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Most people have never heard of Purple Heart Day, which takes place annually on August 7th to commemorate the medals origins and the more than 1.7 million combat-wounded Purple Heart recipients.   

In 1782, George Washington, then the commander-in-chief of the Continental Army, created the Badge of Military Merit, today known as the Purple Heart medal. It represented Washington’s respect and acknowledgement of veterans’ combat valor. Today, more than 232 years later, the medal is the oldest U.S. military decoration still in use, and the inventory of veterans’ stories blends both heroic and tragic distinctions.

Jim Blaylock, of Military Order of the Purple Heart Service Foundation, a Vietnam veteran and three-time Purple Heart recipient says, “The Purple Heart medal represents courage, sacrifice, commitment and ‘heart.’  The Purple Heart Foundation celebrates the heart of every veteran by providing emotional, physical, educational and financial support for veterans and their families.”


These three veterans share what the Purple Heart means to them.


Lt. Gen. Patricia D. Horoho, Afghanistan, on the needs of women warriors

“As the population of female Purple Heart recipients grows, we have an opportunity to build support networks and increase awareness of the unique needs and challenges of women in the service of our country ... With the recent announcement of opening combat positions to all genders, we can expect that women will take on more roles that will put them in harm’s way … The Purple Heart medal is a testament to their heroism, sacrifice and resilience.”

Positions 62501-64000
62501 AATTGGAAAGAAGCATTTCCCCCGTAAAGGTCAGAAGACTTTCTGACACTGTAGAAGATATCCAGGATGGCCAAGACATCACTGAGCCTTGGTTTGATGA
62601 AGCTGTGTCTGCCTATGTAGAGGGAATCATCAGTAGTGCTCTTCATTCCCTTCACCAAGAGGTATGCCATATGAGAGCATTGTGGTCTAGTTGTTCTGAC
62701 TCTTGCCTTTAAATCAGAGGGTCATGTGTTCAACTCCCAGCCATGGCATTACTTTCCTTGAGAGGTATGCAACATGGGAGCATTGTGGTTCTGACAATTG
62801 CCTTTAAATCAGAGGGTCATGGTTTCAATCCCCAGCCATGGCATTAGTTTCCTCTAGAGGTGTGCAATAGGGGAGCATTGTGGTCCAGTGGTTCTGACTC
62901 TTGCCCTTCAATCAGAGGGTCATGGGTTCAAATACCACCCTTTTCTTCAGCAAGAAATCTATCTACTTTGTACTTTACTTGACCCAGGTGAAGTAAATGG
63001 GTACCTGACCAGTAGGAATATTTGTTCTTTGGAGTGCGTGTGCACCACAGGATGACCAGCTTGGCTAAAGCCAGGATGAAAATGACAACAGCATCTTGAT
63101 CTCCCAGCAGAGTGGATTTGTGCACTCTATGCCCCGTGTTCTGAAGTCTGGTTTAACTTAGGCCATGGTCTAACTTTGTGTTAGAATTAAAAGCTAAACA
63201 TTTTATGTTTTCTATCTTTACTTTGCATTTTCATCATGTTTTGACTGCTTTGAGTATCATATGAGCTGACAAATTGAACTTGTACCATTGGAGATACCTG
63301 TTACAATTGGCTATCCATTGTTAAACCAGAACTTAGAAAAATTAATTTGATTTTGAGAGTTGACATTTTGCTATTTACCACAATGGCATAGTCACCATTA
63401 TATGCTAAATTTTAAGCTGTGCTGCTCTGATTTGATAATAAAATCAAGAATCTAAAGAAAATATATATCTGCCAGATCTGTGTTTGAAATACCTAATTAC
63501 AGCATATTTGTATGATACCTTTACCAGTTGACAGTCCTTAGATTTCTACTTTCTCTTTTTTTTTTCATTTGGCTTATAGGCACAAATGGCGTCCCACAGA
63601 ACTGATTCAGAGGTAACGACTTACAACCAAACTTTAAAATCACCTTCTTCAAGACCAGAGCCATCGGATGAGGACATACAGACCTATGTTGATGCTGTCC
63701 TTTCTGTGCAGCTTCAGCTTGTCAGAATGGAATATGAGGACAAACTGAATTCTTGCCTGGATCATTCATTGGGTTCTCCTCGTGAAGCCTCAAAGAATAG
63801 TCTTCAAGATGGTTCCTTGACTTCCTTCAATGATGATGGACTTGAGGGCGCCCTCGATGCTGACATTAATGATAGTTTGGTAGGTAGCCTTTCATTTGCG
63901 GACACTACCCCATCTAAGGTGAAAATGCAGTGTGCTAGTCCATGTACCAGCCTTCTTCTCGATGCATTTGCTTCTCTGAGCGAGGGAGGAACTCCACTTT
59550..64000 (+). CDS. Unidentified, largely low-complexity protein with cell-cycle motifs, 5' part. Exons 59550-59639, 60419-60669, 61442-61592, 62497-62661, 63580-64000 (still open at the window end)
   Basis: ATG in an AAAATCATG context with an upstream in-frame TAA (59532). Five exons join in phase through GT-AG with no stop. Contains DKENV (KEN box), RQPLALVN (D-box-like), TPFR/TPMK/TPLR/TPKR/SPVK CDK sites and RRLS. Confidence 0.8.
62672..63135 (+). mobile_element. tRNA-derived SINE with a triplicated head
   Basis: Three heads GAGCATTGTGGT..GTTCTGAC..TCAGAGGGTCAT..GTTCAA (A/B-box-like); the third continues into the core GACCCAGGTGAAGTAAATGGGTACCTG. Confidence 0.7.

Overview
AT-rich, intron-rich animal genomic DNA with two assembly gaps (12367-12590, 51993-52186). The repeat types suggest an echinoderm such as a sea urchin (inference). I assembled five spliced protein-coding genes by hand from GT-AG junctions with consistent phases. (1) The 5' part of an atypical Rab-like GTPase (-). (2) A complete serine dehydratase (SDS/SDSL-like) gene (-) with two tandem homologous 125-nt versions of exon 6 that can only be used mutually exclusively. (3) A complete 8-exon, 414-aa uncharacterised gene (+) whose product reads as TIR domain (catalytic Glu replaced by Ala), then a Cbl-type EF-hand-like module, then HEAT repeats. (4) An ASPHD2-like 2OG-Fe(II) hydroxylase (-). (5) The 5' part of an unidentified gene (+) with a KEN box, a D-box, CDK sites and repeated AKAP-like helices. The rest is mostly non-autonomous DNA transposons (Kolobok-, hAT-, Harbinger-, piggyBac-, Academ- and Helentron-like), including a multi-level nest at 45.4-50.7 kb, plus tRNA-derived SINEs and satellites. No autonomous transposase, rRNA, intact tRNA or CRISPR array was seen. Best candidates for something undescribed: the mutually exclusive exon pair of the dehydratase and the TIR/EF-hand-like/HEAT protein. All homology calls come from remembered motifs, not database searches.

Donald Summers, Korean War, on surviving war

“I am proud to have had a part in the forgotten Korean War, and I am proud of the officers and men of the 1st Cavalry Division.  But is with deepest humility that I share this part of my life, for I am a survivor.  Every survivor leaves a part of himself with the real heroes of any war.” 


Murray Simon, WWII, on the award and reward

“I believe that the guidelines for awards changed with each succeeding war, such as the Korean, Vietnam, Desert Storm, Afghanistan and Iraq conflicts … Nevertheless, with or without awards, we Dogface Soldiers did what had to be done on the ground to help make the world a better place for future generations.  Winning the war and living to tell the story was an awesome award.”  


On Aug. 7, Purple Heart Day, instead of waving a flag, take some time to listen to and share a veteran’s story of honor and courage. Through their stories we can truly celebrate this holiday and honor the sacrifice of all our veterans.           

Consider making a donation to the Purple Heart Foundation. Your generous gift helps us to support veterans and their families during their transition from the battlefield to the home front.

Our programs and those to which we award grants support hundreds of thousands of our nation’s heroes. There are many ways you can make a tax-deductible donation.

Purple Heart Foundation

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